‘The Lady from the Sea’: There’s something in the water in Court’s abstract, sometimes amusing Ibsen adaptation

Heavy on metaphor and verbal imagery, the play considers the raw yearnings of the life that isn’t, and the entrapment of the one that is.

SHARE ‘The Lady from the Sea’: There’s something in the water in Court’s abstract, sometimes amusing Ibsen adaptation

Raised in a lighthouse, Ellida (Chaon Cross) has trouble adjusting to married life elsewhere in “The Lady from the Sea.”

Michael Brosilow

At the start of Court Theatre’s production of the rarely produced Henrik Ibsen play “The Lady from the Sea,” director Shana Cooper and her design team deliver one of the more exquisite images you’ll see on stage. Behind a set of sliding glass doors, we see the actress Chaon Cross appearing to float on her side as if she were a sea creature, a mermaid. Her movement feels fluid, her body relaxed. It’s a vision of someone at peace with her surroundings. It’s a most alluring illusion, a brief but memorable bit of theatrical magic.

The character is Ellida, the title character, a lady who “belongs” to the sea even while she lives on land. In our own idiomatic terms, she’s a fish out of water.

Ellida grew up by the sea, in a hard-to-access lighthouse where suitors were few to almost none. But after the very respectable Dr. Wangel (Gregory Linington) lost his first wife, he proposed to Ellida and she accepted, moving to live with him and his two daughters in a Norwegian fjord, which we may think of for its majestic cliffs, but which to Ellida is defined by polluted water and a blocked view of the sea beyond. The nature of her choice to marry Wangel and live this different life — was it a free one, or did she simply have no other option? — will drive the decision she must make in the play between staying and going.

‘The Lady from the Sea’

The Lady from the Sea review

When: Through March 27

Where: Court Theatre, 5535 S. Ellis Ave.

Tickets: $37.50-$84

Info: CourtTheatre.org

Running time: 2 hours and 15 minutes with one intermission

“The Lady from the Sea” overflows with metaphor and verbal imagery. It’s Ibsen in his more symbolic mode, but that doesn’t mean it is completely detached from the other qualities of his writing, his philosophical bent, or his often socially driven and political realism. Like other, far more famous works such as “A Doll’s House” and “Hedda Gabler” (the next play after this one in Ibsen’s canon), “The Lady from the Sea” considers free will vs. social expectations, and in particular the nature of marriage. Like plays such as “The Master Builder” (which shares a character with this play) and “When We Dead Awaken,” the dramatic events in “The Lady from the Sea” have a basis in reality but also, perhaps primarily, feel allegorical.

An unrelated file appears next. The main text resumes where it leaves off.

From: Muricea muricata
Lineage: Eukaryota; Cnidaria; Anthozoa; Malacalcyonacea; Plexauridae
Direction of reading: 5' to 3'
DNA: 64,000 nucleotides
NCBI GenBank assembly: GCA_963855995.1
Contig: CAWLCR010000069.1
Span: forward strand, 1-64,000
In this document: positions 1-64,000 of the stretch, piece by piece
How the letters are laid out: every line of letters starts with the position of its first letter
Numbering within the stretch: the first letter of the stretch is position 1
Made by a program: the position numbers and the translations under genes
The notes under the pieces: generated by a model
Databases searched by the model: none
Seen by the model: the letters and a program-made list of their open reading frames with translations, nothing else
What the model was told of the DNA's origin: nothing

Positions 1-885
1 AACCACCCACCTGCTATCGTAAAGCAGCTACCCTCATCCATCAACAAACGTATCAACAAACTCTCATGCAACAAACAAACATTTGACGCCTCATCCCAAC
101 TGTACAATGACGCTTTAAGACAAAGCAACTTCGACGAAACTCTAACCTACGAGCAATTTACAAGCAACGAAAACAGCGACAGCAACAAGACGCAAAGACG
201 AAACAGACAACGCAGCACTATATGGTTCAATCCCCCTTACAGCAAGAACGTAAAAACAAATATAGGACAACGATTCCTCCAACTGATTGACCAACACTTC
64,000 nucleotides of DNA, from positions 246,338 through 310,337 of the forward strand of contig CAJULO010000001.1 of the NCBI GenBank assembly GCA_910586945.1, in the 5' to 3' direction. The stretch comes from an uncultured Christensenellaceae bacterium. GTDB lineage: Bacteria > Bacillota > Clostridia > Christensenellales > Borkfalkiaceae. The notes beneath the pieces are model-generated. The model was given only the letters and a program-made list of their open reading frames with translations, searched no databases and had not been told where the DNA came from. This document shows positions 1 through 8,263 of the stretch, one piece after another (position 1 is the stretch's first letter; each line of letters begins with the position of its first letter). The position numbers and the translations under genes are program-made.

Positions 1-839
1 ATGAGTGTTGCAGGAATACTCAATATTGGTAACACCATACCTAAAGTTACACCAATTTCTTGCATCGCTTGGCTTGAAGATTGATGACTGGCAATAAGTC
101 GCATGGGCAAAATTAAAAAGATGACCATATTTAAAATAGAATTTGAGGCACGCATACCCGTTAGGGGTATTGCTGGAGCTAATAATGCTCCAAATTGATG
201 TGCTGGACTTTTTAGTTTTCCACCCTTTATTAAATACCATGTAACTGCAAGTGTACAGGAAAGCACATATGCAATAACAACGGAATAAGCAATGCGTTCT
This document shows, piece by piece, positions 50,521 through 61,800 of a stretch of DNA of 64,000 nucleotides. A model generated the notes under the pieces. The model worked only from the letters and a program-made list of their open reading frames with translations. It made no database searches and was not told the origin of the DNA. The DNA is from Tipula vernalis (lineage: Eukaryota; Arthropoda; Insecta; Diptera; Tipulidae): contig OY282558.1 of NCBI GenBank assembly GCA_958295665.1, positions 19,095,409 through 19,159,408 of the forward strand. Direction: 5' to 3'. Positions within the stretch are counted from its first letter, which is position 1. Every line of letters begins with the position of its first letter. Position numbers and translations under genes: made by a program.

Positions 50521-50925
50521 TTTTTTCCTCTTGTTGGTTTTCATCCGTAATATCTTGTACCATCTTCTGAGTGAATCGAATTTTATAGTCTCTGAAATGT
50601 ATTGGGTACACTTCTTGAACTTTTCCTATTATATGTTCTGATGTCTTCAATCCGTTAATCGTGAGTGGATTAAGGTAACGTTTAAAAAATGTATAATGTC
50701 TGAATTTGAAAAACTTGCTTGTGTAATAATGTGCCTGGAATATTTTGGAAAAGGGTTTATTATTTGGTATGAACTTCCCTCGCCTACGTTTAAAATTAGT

Shana Cooper, a nationally produced director helming her first major show in Chicago, leans into the abstract, the raw yearnings of the life that isn’t, and the entrapment of the one that is. She adds sequences of appealing choreography from Erica Chong Shuch, physicalizing a competition between fluidity and sharp edges. Movements repeat several times, until eventually they become interwoven into the climactic scene. Meanwhile, set designer Andrew Boyce brings more water gradually into the beach-like playing space, representing not just the sea but underlying tidal temptations.

Cooper also emphasizes the humor of the work, helped by a new translation from playwright Richard Nelson, a new contribution since this same show was shut down before its first preview in March of 2020. As the jack-of-all-trades painter Ballested, Dexter Zollicoffer manages to make Ibsen’s dialogue feel like it has punchlines, which is quite surprising. As visitors and suitors, Will Mobley and Samuel Taylor mine effectively for the comic in male egoism; this is a play where nothing draws a man more than a faraway maiden needing his saving. And as the daughters Wangel, Tania Thai McBride, as Bolette, finds just the right balance in taking the men seriously and not doing so, while Angela Morris plays something of an original mean girl in Hilda, fascinated by pushing men dangerously past their physical limits.

And Cross is luminous as Ellida, so very restless in her ill-fitting life.

But for me, Cooper is a bit off with Wangel. Linington’s care and efforts to understand come off as abstract when he’s the force of logic and reality. And Cooper makes an ultra-bold choice with a character so mysterious as to be without a name. The Stranger, written as a bearded man but played here by a gender-neutral Kelli Simpkins, first presents as a ghostly figure, behind those glass doors, a type of dream.

But the Stranger also presents a true choice for Ellida, one that is, yes, poetic in nature, but also needs to live in the real world. With Wangel and The Stranger both feeling more figurative than full-blooded, it’s hard for there to be theatrical heat in the decision Ellida must make.

And yet, even as I write this, I wonder whether my perspective, craving stronger expression of the realistic facet of Ibsen, a fair fight of the practical against the abstract, may simply be the view of someone overly landbound.

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